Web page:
The six-week trial of RCMP officer Jason Tait was held in Nelson at the Capitol Theatre because the courthouse could not accommodate a jury under COVID-19 restrictions. File photo

The six-week trial of RCMP officer Jason Tait was held in Nelson at the Capitol Theatre because the courthouse could not accommodate a jury under COVID-19 restrictions. File photo

UPDATED: Nelson jury finds RCMP officer Jason Tait not guilty

The decision came on Nov. 6 after a five-hour deliberation

A jury in Nelson has found RCMP officer Jason Tait not guilty of manslaughter and of dangerous driving.

The decision came on Nov. 6 after five hours of deliberation following a six-week trial.

On Jan. 29, 2015, Tait attempted to pull over drunk driver Waylon Edey on the highway near Castlegar. When Edey did not stop, a series of events occurred that led to Tait fatally shooting Edey.

The trial concerned whether Tait’s use of force was necessary and reasonable in the circumstances.

In an email to the Nelson Star on Nov. 7, Tait’s lawyer David Butcher wrote, “Jason and his wife, Julie, are very relieved that more than five and a half years of anguish are over. The evidence was very clear that Const. Tait was simply trying to carry out his duty to make the roads of the West Kootenay safer for every road user and pedestrian by trying to arrest a prolific, highly intoxicated, repeatedly prohibited driver.”

When Edey did not stop for Tait’s lights and siren on the highway near Castlegar, Tait overtook Edey and passed him, then placed his car across the westbound lane on the Kinnaird Bridge leading into Castlegar, blocking Edey’s path.

Tait testified in the trial that it was immediately apparent to him that Edey did not intend to stop. Afraid for his life, he exited his car and ran across the eastbound lane, expecting that Edey was about to ram his vehicle.

Edey’s vehicle then veered into the eastbound lane, heading straight for Tait, who testified that he expected to be run over and killed. As he ran across the eastbound lane he fired four shots at the driver’s windshield of Edey’s vehicle and then narrowly escaped being run over by it.

In summary comments to the jury on Nov. 6, Crown prosecutor Brian McKinley’s position was that Tait moved on foot into the eastbound lane to confront Edey, an unnecessary and dangerous move that led to Edey’s death.

Butcher said Tait had testified that he left his vehicle and ran across the eastbound lane to save his own life, expecting his car to be rammed.

McKinley told the jury the Crown’s evidence showed that Tait’s decision to cut off the path of Edey’s vehicle was dangerous and unnecessary and led eventually to Edey’s death.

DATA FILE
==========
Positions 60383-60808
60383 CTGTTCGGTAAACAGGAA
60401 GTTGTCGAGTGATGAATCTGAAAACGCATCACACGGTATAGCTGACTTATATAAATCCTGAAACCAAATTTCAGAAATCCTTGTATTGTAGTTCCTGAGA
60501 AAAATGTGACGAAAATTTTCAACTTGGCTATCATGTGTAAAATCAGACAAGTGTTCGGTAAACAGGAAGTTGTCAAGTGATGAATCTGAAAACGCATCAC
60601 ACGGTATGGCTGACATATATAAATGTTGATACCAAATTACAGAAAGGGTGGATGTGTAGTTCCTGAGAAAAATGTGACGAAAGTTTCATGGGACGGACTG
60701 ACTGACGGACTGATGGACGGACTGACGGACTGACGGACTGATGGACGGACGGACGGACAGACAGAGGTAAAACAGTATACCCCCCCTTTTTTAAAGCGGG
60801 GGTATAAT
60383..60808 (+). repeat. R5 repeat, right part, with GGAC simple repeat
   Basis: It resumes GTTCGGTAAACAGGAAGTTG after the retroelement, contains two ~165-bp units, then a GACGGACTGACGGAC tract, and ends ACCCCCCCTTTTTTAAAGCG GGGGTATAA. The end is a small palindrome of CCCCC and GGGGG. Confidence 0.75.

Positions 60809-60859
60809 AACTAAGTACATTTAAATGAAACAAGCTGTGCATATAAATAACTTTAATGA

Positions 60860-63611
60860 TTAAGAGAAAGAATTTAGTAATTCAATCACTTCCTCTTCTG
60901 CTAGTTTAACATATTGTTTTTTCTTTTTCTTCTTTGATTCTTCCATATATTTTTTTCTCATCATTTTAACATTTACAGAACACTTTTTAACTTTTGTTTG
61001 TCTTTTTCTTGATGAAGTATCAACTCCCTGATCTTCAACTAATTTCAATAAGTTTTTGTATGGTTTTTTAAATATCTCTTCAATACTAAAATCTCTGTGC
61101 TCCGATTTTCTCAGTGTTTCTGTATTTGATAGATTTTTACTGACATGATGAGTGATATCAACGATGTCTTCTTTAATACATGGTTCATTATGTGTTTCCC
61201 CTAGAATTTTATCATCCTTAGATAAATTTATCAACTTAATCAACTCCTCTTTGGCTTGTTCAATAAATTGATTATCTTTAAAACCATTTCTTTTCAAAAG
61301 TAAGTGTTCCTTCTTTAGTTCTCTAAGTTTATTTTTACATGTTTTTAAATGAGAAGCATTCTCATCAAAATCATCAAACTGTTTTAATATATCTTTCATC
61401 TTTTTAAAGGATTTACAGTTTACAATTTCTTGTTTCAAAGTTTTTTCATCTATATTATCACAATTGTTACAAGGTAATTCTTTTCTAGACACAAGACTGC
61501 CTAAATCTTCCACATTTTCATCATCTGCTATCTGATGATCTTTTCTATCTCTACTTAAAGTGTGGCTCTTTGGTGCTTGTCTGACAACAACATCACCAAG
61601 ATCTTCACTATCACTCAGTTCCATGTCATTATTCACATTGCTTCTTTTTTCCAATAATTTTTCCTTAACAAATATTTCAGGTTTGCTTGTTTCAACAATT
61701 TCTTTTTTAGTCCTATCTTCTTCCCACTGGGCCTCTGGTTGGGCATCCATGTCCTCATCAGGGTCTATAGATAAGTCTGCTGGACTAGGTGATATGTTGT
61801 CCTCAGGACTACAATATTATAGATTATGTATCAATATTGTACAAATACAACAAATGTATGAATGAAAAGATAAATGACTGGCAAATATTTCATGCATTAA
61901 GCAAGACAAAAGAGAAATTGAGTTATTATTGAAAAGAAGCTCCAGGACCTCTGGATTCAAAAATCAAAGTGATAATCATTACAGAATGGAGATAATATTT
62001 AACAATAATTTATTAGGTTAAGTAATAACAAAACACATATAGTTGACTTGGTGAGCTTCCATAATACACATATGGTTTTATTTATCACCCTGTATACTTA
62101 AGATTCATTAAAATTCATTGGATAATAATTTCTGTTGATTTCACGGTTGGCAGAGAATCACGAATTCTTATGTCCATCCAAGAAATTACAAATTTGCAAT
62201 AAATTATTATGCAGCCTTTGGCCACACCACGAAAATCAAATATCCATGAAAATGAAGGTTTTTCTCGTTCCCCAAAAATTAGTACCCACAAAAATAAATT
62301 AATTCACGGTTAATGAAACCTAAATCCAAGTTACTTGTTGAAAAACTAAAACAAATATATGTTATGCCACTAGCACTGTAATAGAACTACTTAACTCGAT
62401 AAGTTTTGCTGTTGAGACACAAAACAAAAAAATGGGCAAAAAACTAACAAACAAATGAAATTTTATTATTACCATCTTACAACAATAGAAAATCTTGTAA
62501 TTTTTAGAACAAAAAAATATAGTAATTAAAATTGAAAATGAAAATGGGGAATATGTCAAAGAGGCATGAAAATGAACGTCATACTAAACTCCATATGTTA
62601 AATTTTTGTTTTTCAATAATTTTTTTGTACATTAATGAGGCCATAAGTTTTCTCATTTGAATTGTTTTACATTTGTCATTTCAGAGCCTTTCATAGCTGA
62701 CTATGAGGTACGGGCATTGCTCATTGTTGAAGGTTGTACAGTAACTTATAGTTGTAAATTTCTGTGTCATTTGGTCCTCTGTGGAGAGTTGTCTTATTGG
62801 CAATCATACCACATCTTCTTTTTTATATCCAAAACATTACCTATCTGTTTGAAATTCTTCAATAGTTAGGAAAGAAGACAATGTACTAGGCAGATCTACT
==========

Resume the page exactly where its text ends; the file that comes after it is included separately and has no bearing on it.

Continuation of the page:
“Constable Tait’s actions … were a marked and substantial departure from what a reasonable police officer would have done in the circumstances,” McKinley said.

Butcher said the defence evidence showed that Tait’s decision to cut off Edey was a calculated risk designed to prevent an intoxicated driver from entering downtown Castlegar.

“Waylon Edey was a danger to each and every person who drives or walks on our streets,” Butcher said. “He was disdainful of the law. He was an outlaw in every way. Const. Tait is hired by all of us to protect us from people like Mr. Edey. He had a duty to act.”

The investigation of Edey’s death was done by the Independent Investigations Office (IIO), the agency that investigates incidents in which people are injured or killed by police officers. The IIO decides whether to recommend to the Crown that criminal charges be laid, as they did in this case.

Butcher, in his remarks to the jury and in his email to the Nelson Star, was sharply critical of the IIO’s investigation and of the Crown’s decision to charge Tait and take the case to trial.

“The investigation and prosecution of a completely innocent man cost millions of taxpayer dollars,” he wrote. “Thankfully, the jury – a random collection of everyday folk from the Nelson area – used their common sense and life experience to bring the five and a half years of nonsense to an end in less than five hours.”

In response, the provincial Crown office said in an email that the Crown applies a two-way test to decide whether to approve charges: there must be a substantial likelihood of conviction based on the evidence gathered by the investigating agency, and the prosecution is in the public interest.

“The BCPS approved charges in this case after concluding that the charge assessment standard for proceeding with criminal charges was met,” the email states. “The same standard is applied to all reports to Crown Counsel. While the verdict in this case is not the result the BCPS advocated for, we respect the jury system and the judicial process that supports it.”

Ronald MacDonald, the chief civilian director of the IIO, told the Nelson Star in an interview that the agency stands by its investigation in the Tait matter and disputes Butcher’s allegation that the investigation was incompetent.

He pointed out that before the matter came to a trial, a judge in a preliminary hearing had decided there was enough evidence to try the case.